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BankThink

Fed has to pitch in on CRA makeover

For decades, improving the lives of the underbanked through better regulations has been too controversial and hard for the nation’s banking regulators to tackle.

Fortunately, Federal Deposit Insurance Corp. Chairman Jelena McWilliams and Comptroller of the Currency Joseph Otting have placed the needs of the unbanked and underbanked ahead of Wall Street bankers by joining forces to propose dramatic reforms to the regulations governing the Community Reinvestment Act.

This brings hope of a Christmas miracle for America’s underbanked communities.

Unfortunately, the Federal Reserve has decided not to join the OCC and FDIC in their solution or even to propose one of their own to this urgent, universally recognized problem.

This raises the question: Why won’t the Fed help solve this critical problem? The Fed must get on board or propose an alternative of their own to fix CRA regulations. To stick with today’s failed system is to abdicate their responsibility.

Roughly 40 years after the adoption of the CRA, there remain more than 30 million households across America that are unbanked and underbanked. Minorities, women and small-business owners are disproportionately being left behind.

Meanwhile, the Fed continues to be a regulatory rubber stamp for those banks that are responsible to the plight of the underbanked. It has been decades since the Fed has attempted to bring the unbanked and underbanked into the mainstream financial system through CRA reforms to address America’s income and wealth inequality.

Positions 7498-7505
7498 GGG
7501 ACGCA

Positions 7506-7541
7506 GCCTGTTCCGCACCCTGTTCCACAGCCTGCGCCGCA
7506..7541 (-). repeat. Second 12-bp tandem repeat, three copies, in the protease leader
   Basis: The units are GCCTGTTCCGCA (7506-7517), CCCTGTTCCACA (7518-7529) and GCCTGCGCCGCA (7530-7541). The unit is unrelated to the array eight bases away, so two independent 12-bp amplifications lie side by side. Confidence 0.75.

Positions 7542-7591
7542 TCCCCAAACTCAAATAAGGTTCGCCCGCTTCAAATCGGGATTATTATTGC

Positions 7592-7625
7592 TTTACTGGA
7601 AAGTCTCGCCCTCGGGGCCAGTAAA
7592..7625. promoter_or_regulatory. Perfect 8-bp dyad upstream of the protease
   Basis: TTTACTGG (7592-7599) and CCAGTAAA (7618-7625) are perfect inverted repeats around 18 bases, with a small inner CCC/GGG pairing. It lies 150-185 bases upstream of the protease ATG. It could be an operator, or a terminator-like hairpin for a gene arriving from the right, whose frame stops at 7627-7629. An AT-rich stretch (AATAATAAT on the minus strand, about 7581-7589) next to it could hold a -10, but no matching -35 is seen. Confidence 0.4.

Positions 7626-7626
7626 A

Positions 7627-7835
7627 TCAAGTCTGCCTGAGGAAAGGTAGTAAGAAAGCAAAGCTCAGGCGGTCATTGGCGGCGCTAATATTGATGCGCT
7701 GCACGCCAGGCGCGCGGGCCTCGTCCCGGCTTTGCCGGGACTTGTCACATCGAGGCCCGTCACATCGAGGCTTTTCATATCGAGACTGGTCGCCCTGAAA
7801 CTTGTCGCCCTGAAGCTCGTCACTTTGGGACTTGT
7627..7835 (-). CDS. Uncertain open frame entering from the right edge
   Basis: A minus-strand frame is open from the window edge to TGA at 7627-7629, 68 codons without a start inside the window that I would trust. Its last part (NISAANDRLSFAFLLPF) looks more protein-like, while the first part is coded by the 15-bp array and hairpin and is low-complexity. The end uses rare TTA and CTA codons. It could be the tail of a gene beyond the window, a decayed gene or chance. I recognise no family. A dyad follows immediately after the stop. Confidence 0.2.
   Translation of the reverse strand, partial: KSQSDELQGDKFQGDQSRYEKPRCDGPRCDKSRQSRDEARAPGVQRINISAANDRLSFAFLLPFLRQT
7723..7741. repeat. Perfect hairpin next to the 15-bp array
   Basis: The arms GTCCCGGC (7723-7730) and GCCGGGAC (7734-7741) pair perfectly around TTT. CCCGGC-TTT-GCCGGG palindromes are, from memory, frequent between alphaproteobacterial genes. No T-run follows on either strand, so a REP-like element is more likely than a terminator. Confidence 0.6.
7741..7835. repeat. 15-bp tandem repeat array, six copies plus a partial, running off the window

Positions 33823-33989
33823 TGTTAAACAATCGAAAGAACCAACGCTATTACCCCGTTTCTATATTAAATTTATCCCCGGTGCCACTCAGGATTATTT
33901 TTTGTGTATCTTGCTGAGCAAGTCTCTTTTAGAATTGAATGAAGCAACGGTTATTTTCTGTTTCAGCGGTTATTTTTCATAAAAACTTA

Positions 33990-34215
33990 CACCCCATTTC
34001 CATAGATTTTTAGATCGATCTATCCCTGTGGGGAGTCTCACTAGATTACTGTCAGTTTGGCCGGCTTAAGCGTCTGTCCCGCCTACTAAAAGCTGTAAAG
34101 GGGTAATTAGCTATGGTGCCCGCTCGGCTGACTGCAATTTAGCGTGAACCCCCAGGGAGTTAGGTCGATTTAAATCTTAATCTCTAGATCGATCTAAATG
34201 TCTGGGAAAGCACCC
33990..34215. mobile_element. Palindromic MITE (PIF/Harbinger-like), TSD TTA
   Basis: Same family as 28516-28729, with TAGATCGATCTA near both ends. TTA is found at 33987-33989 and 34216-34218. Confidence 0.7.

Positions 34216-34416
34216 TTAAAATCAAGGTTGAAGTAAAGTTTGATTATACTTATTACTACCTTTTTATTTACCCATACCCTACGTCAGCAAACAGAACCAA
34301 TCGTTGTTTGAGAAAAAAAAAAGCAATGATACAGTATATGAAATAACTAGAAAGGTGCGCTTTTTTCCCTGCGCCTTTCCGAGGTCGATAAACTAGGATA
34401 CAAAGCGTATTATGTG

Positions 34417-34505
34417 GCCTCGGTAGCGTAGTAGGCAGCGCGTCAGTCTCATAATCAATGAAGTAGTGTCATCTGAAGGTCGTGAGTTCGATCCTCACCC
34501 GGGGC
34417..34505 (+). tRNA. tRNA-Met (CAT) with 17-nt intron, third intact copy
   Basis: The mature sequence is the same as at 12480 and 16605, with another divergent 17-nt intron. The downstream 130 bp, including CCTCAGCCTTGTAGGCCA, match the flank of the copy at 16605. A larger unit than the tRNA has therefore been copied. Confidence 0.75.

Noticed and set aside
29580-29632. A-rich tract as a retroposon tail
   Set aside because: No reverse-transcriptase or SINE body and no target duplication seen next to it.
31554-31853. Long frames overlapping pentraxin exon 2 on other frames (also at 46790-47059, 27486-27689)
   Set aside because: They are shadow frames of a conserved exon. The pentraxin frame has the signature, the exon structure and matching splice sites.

The OCC and FDIC have now taken a different approach. They have joined forces to bring hope to these overlooked, forgotten Americans by proposing holistic reforms to the regulations governing the CRA.

While this proposal is a significant step forward, it is not perfect and will benefit from nonpartisan public comments and input. However, it is clear that minority and lower income communities will benefit from the ultimate reforms.

The National Diversity Coalition is encouraged by the OCC’s and FDIC’s thoughtful, productive proposals. These regulators stuck their necks out for those who need it most. The proposed reforms have the potential to usher in a new era of impact, transparency and responsibility in community development across the banking industry.

The proposal will result in bank community development investments increasing by more than $100 billion annually, based on initial analysis. It will result in significant reductions in banking deserts; and increased bank partnerships with community development financial institutions, nonprofits and faith-based organizations to address the needs of the underbanked.

Going forward, there are three key improvements that can be made to the proposal prior to final adoption.

First, reforms should ensure that regulatory ratings of banks are calibrated correctly.

Second, banks must be incentivized properly when they seek a rating of “outstanding.”

Third, regulators must ensure that direct lending to underbanked communities is rewarded appropriately, with CRA reforms that improve the lives of millions of small-business owners and consumers currently left behind by banks.

The OCC and FDIC has opened the door to be responsive to such good ideas that will benefit many underserved communities. The National Diversity Coalition is hopeful that the Fed will join them at the finish line.

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